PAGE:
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Gottfried Heinrich Stölzel  (1690-1749)

 Stölzel News

Stölzel recording, Minchinhampton, 23 May, 2021

June 2021

Our films of selected works from the 1720/21 cycle are now coming on stream. The first is a performance of Schaffe in mir Gott. Click on the picture above, or follow this link to go to YouTube channel where you will be able to find all the films when they are eventually uploaded.

Schaffe in mir Gott ein reines Herze (I: 145)

Ach! wo nehm ich Tränen her (tenor aria from the 1720 Passion Die leidende und am Creutz sterbedende Liebe Jesu)



May 2021 


Three cantatas (Advent 1 and Fürchte dich nicht) plus the setting of Psalm 51 are now in the can and films of the performances will be uploaded next month. It was very exciting to hear the music for the first time, and special thanks to the Corelli Orchestra members who spent last Sunday rehearsing and recording it. There will be 5 items in total and will include the aria 'Ach! wo nehm ich Tränen her' from the 1720 Passion, with some delicious duetting from Mark Baigent (oboe) and James Gilchrist (tenor).


Update January 2021

With the closure of libraries and the cancellation of all public performance, it has been difficult to maintain momentum with Stölzel research. However, Warwick Cole's edition of the 1720 Passion Die leidende und am Creutz sterbende liebe Jesu is now published by AR Editions. Click here to access their online shop.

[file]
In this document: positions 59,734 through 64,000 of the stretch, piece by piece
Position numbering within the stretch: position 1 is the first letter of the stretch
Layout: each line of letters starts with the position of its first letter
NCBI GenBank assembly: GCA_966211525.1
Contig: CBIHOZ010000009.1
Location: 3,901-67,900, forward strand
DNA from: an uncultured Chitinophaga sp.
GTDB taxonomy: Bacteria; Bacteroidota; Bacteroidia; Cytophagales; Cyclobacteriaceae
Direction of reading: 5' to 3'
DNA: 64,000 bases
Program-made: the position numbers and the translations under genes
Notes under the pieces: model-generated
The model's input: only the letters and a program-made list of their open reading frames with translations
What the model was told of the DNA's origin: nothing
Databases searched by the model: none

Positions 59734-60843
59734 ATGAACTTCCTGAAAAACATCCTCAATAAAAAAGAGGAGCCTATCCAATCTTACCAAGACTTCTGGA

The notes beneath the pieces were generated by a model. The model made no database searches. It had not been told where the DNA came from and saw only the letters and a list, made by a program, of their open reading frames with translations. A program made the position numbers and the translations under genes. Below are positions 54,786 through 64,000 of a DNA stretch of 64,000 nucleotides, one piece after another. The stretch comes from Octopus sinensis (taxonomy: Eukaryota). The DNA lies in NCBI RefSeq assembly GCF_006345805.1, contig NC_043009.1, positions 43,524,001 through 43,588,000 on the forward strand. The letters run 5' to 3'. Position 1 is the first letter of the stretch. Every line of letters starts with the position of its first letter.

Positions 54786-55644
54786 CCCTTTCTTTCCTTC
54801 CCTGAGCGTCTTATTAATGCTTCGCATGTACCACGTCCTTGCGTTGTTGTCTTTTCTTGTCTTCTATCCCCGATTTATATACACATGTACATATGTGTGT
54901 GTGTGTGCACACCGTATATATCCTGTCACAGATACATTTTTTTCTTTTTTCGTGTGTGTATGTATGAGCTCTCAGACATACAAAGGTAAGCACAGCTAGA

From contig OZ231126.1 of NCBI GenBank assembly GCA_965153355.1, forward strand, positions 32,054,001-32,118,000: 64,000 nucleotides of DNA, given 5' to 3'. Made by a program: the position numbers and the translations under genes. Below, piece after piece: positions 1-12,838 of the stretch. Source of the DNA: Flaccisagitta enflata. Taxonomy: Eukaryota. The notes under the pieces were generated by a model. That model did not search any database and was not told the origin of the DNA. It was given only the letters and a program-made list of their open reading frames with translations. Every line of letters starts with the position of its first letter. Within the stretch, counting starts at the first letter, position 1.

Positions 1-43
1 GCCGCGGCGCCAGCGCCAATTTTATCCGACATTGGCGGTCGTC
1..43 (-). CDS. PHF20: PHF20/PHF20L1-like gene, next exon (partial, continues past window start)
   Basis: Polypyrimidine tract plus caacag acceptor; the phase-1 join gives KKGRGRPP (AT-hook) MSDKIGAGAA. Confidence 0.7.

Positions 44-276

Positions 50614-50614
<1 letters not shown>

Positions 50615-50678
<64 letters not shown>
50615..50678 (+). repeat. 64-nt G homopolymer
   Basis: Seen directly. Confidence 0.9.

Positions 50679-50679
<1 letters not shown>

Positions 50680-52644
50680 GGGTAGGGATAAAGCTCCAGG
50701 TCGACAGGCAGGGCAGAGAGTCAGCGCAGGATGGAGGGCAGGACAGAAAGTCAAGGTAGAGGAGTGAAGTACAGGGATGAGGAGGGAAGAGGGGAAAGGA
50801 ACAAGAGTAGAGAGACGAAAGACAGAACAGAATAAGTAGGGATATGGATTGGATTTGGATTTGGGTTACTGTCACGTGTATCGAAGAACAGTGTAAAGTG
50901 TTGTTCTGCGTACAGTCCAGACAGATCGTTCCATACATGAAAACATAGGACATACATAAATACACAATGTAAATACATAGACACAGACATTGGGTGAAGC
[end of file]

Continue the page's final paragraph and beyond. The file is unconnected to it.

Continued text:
In other news, we still have plans to make films of selected cantatas from Jahrgang I. We have had to postpone this project twice, but hopefully we can reschedule as lockdown restrictions ease.

Update March 2021: The cantatas recording is now scheduled for May 2021. 

Autograph composing score identified in Zürich

It is nothing short of tragic that most of Stölzel's archive in Gotha was discarded in the years after his death. While investigating the limited amount of autograph material held in the library at Friedenstein, I realised that the manuscript listed under the title Lasset uns zu ihm hinaus gehen (RISM ID no. 240009231, shelfmark Mus. 2° 101/8) is in fact incomplete fragments of the two canatas written for Estomihi sunday 1721. Furthermore, they are bound in the incorrect order, so that the (complete) chorus movement which opens the cantata is bound before the remnants of the cantata Siehe, das ist Gottes Lamm (numbers I: 40 and I: 41 in my catalogue). In other words, they are bound out of chronological order.

Further research revealed that the manuscript listed in RISM under the title Siehe, das ist Gottes Lamm in Zürich (Zentralbibliothek, Musikabteilung Ms.Car XV 264 (1.); RISM ID no 400008278) is a bifolio which matches the handwriting and other characteristics of the Gotha manuscript. It is clearly a autograph composing score and which has presumably become detached from the remnant in Gotha. Because Stölzel seems to have composed the cantata Siehe, das ist Gottes Lamm before its companion piece, this manuscript has a strong claim to being the composer's earliest surviving autograph.

Comparison of these two manuscripts with a secondary (18th-century) copy in Hamburg clarifies issues of scoring and other details.

Warwick Cole March 2020

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